Hyssop - Hyssopus officinalis

Hyssop - Hyssopus officinalis

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Hyssopus officinalis is a small perennial shrub native to Asia and the Mediterranean regions, it has long been widespread in the wild also in North America. It has erect stems, which reach 30-50 cm in height, woody in the basal part; the small lanceolate leaves are light green, and are intensely scented. The stems have a quadrangular section and are covered with a thin down. In spring, each stem produces numerous inflorescences, at the leaf axil, which bring together some small blue-violet, sometimes even pink, flowers. In addition to being known since ancient times as a medicinal plant, hyssop is also used as an aromatic plant; the intense aroma of mint given off by the leaves, and the bitter taste, make it suitable for raw consumption in salads or even for the preparation of herbal teas. The oil extracted from hyssop is used in perfumes and liqueurs. The hyssop leaves have a very intense taste, so they are used sparingly in the kitchen.


The plants belonging to the variety of Hyssopus officinalis, for a better development, prefer the cultivation in sunny places, but without particular contraindications and problems, they can be cultivated also in semi-shaded environments. They are plants that also develop spontaneously on the Italian territory, being rustic and resistant; the specimens of this genus do not particularly fear the cold.
If grown in pots, these specimens can also be placed at home; in this case, however, they need to be placed in a bright environment, in an area exposed to sunlight.


In general, hyssop is content with rain, enduring periods of drought even without problems. If the plants of Hyssopus officinalis are cultivated in pots, it will be necessary to intervene with some supplies of water, but in a moderate manner, as they belong to a species that prefers dry soils and does not tolerate environments that are too humid. Particular attention must be paid to the fact that water does not build up, which can be detrimental to the health of the plant.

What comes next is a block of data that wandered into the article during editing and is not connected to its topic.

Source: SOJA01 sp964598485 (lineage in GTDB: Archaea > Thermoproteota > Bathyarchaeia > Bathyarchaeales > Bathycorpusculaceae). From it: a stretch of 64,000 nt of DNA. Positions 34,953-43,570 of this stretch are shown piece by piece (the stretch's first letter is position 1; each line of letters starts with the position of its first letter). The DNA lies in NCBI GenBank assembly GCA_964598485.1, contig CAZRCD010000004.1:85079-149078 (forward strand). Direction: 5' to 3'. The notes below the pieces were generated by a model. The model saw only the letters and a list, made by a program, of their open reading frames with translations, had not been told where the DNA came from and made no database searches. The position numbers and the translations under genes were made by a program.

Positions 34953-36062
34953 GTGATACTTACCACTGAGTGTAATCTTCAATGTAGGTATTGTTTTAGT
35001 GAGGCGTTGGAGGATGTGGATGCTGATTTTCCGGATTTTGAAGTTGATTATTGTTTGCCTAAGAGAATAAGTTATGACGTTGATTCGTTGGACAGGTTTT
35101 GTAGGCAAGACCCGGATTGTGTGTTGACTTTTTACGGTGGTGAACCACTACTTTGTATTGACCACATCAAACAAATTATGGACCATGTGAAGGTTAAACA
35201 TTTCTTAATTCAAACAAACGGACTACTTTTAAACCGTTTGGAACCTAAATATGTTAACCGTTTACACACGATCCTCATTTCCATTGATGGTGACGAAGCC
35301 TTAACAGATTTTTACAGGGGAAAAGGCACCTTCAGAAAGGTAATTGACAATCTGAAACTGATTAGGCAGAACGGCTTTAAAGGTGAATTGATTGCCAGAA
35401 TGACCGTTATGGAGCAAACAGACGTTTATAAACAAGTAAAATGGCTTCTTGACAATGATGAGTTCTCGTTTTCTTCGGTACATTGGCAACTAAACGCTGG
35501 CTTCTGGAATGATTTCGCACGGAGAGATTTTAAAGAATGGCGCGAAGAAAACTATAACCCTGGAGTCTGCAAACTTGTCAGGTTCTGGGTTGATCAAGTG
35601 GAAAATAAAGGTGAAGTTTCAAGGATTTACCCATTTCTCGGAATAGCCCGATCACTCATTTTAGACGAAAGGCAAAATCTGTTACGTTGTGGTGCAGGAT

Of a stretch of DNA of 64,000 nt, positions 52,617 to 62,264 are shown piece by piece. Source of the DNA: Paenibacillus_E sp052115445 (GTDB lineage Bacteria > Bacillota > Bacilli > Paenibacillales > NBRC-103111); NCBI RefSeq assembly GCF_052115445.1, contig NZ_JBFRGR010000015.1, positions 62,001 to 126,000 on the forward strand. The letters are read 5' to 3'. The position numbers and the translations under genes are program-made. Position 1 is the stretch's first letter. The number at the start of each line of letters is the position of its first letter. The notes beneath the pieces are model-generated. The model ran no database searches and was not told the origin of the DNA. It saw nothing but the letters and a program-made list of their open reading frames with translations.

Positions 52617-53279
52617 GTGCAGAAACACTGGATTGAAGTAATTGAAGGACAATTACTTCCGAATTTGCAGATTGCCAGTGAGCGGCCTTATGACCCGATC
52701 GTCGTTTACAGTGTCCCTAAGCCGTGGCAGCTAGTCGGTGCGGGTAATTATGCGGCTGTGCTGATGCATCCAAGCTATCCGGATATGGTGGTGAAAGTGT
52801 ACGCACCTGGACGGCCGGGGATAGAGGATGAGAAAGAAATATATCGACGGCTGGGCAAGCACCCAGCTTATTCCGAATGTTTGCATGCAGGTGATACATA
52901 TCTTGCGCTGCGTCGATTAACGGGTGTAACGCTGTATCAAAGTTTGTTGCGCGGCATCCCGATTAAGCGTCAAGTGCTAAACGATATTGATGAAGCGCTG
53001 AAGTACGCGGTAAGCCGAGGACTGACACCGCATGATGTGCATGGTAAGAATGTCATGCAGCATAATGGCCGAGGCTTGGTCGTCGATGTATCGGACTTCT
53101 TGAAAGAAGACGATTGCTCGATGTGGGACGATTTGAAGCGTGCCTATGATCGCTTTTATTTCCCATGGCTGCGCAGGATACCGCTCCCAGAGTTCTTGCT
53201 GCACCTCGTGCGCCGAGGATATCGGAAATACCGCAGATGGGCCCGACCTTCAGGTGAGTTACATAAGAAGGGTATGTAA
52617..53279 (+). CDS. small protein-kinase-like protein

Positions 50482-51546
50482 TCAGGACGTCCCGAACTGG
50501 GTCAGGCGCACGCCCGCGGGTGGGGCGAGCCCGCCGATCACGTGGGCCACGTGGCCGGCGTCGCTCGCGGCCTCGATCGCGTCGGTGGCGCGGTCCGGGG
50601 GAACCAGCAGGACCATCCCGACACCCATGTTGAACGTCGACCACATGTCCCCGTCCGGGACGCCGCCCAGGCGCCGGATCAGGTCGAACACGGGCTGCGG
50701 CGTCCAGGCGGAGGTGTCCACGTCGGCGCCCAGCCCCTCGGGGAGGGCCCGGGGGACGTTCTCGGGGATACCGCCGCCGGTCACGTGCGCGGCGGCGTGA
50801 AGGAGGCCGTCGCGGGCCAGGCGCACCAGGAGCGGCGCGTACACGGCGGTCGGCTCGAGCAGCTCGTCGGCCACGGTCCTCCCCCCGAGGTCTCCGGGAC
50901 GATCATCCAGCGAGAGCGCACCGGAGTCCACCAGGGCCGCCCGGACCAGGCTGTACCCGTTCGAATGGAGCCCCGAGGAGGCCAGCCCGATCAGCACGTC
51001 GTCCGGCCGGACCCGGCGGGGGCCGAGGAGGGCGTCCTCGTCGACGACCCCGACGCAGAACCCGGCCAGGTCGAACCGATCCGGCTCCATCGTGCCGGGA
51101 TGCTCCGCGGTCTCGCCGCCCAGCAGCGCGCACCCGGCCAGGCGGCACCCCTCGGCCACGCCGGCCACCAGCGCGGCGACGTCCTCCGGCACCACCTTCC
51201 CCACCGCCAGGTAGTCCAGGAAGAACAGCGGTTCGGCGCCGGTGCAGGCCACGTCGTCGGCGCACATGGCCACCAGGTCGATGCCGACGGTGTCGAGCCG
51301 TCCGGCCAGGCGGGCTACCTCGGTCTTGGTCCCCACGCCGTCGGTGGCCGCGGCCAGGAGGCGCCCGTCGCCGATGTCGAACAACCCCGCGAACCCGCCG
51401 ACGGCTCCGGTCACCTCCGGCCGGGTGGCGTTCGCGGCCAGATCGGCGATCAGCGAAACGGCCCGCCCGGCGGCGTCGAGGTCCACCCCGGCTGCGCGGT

For the optimal cultivation of Hyssopus officinalis plants it is good to put the hyssop in a very well drained soil, even with pebbles or sand; in nature it develops in arid and poor soils, in decidedly unfavorable conditions for most plants, therefore, it is a variety capable of adapting without problems to the different environmental conditions, with the foresight, however, to verify that it is not placed at it dwells in a land where water stagnation forms, absolutely to avoid to allow the growth of these specimens.


The multiplication of this variety to obtain new seedlings to be cultivated generally occurs by seed, in spring; in the autumn season it is also possible to practice cuttings or divide the heads of roots.
Hyssop plants have a fairly short life, so it is advisable to replace the plants every 5-6 years, to always have a florid and luxuriant bush.

Hyssop - Hyssopus officinalis: Pests and diseases

The specimens belonging to this particular variety prove rustic and resistant, being able to grow and develop even in arid and inhospitable soils. Due to these particular characteristics, they are generally not affected by pests or diseases.